My Not-Rhinebeck Sweater: Granito-in-progress
It’s so relaxing, not having to haul ass to finish my Rhinebeck sweater this week. I don’t have a Rhinebeck sweater! Or, if you’re a glass-half-full person, I have many Rhinebeck sweaters, for all of my sweaters are eligible to be worn at any time, including Rhinebeck. (Assuming the weather cooperates, which doesn’t seem like the case for this upcoming weekend in Dutchess County: forecast is in the 70s. Sweater weather for only the most devoted and non-menopausal among us.)
My Granito, in Manos del Uruguay’s merino-linen blend, Milo. (The shade is Manchester, same as the pattern photography sample.) Loving this fabric and texture.
Last week, I devoted my airplane knitting time, and my sitting-around-with-Ann knitting time, to my Granito pullover. I had left Granito in the unfortunate position of sitting there with only one of its front shoulders, festooned with short rows, finished. When I pulled it out of the brining bag, I couldn’t even remember what size I was knitting, so I had to do some Knitting Forensics (math) to figure that out, then finish the first shoulder and work the second shoulder. Then, and only then, could I breathe easy and hit the stockinette straightaway down to the bottom of the armhole, working back and forth on the front.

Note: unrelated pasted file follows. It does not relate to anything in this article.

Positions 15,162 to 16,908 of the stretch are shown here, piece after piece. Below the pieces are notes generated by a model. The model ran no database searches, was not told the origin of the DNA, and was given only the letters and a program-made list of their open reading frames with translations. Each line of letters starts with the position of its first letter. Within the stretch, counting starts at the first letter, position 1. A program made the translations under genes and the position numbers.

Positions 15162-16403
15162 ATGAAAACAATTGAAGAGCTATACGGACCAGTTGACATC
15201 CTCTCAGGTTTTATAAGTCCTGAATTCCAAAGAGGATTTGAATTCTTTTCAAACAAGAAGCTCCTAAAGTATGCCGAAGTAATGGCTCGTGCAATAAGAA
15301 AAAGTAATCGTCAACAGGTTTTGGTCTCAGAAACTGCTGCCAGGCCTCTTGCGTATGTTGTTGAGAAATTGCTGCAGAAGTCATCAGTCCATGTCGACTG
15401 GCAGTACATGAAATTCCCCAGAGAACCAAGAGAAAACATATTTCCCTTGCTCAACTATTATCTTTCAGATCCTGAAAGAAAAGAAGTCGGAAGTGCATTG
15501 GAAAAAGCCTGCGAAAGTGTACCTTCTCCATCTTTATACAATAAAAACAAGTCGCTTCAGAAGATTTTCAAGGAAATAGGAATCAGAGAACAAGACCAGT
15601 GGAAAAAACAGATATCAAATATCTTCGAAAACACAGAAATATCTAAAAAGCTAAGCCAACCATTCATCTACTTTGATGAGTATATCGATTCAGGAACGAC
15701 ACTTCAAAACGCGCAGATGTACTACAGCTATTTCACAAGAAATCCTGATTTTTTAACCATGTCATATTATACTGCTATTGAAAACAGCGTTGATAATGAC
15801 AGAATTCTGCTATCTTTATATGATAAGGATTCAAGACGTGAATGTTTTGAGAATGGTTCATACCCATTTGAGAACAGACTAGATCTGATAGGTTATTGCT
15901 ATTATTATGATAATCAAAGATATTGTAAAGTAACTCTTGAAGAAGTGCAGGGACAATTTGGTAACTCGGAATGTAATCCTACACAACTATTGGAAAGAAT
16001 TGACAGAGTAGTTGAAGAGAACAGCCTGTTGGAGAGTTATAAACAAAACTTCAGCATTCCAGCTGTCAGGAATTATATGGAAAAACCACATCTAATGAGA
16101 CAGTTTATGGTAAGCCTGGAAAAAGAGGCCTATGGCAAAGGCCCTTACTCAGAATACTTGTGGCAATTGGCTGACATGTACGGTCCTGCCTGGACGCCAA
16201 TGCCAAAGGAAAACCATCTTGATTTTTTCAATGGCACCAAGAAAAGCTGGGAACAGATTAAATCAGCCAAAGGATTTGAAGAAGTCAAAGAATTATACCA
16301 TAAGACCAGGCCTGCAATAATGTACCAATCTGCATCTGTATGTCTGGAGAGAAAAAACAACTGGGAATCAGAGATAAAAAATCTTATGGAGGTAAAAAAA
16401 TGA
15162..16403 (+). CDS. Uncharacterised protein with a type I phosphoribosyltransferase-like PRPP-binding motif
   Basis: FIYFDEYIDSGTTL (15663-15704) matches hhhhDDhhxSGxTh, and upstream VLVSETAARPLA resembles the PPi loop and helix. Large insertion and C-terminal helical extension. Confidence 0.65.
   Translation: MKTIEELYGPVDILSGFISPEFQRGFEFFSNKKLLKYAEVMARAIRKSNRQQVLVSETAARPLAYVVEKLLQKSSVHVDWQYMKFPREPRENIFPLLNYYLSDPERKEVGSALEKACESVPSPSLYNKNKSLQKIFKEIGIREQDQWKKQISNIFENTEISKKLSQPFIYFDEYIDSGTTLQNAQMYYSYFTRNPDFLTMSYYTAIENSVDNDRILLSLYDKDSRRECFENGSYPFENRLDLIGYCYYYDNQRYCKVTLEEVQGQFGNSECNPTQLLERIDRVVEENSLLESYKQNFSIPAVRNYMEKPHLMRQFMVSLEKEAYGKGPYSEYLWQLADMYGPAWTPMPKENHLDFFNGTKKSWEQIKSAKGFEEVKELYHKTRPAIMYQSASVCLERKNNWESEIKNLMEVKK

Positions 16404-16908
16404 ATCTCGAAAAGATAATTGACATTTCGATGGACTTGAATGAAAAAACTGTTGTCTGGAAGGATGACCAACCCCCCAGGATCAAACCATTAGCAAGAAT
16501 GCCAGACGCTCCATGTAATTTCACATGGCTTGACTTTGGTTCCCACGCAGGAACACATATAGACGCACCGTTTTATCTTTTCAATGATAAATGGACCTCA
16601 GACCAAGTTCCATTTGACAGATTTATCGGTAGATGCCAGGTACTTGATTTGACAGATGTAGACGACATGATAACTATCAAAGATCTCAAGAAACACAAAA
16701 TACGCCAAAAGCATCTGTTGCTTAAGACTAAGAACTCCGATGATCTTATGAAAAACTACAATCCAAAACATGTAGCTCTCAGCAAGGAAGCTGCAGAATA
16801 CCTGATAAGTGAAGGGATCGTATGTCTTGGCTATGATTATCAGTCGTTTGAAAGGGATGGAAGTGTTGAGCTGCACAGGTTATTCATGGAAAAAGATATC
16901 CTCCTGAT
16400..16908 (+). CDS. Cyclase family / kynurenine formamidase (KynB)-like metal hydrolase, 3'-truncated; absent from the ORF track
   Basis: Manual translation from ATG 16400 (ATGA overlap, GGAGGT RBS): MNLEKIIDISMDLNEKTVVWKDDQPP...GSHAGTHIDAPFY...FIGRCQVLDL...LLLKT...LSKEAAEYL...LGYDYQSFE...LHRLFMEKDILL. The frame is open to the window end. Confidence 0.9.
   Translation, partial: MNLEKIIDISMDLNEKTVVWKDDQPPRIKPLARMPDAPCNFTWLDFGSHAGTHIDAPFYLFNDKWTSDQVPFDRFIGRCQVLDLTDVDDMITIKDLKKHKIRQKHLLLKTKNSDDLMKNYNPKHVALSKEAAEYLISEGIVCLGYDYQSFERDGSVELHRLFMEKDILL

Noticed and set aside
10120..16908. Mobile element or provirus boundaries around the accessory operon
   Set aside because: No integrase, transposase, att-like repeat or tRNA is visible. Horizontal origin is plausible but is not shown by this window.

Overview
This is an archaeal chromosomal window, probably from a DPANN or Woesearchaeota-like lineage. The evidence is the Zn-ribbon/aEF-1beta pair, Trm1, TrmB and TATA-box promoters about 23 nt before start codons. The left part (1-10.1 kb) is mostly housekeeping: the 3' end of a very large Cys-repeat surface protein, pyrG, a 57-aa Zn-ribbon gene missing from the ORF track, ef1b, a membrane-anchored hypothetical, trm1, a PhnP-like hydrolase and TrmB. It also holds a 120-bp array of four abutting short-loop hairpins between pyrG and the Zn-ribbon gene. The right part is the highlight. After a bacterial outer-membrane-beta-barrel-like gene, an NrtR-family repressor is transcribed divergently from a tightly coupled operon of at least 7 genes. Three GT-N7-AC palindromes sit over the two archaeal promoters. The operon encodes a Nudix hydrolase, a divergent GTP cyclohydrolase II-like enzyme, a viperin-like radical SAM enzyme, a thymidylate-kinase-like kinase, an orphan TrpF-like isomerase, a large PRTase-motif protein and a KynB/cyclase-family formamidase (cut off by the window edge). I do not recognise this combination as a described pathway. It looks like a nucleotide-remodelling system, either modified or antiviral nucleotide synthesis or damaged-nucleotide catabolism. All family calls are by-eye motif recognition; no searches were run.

The instructions for my size say to knit 7 inches, measured along the selvedge from the shoulder seam. This is the same length as the back piece, which is 7 inches long, and resting on a circular needle. At this point, the pattern instructs me to join up the front and back and start knitting the body in the round.
Here’s my concern: 7 inches is not a very deep armhole. I realize you don’t need a very deep armhole for a drop-shoulder pullover, because the opening hits lower on the arm, but when I tried this dangly thing on over my head, the shoulder “seam” was not very low down on my arm.
And I started to recall, in a vague way, that Judy Welles, who wore her beautiful Granito to New York last month, said something about wishing she’d made the sleeves bigger. (Did I just invent that, Judy?) (No, thanks to Ravelry, I have verified that Judy thinks the sleeves were too tight.)
Look! Judy “did an Easel” on the left sleeve of her Granito, when she ran out of her main yarn, Brooklyn Tweed Loft.
I hate to fool with a pattern that over 400 people don’t seem to have had much trouble with, but range of motion is a big deal for me. I can’t stand a sweater that doesn’t let the arms rotate and flail with ease. So, I’m modifying. I’m adding at least an inch to the front and the back before joining up the body.
This modification will lead to a cascade of other modifications, since the sleeve will now require more stitches to be picked up and then decreased down. Who knows what I’m letting myself in for! Fun!
Wish me luck, people. Or try to talk me out of it.
I’m open to suggestions.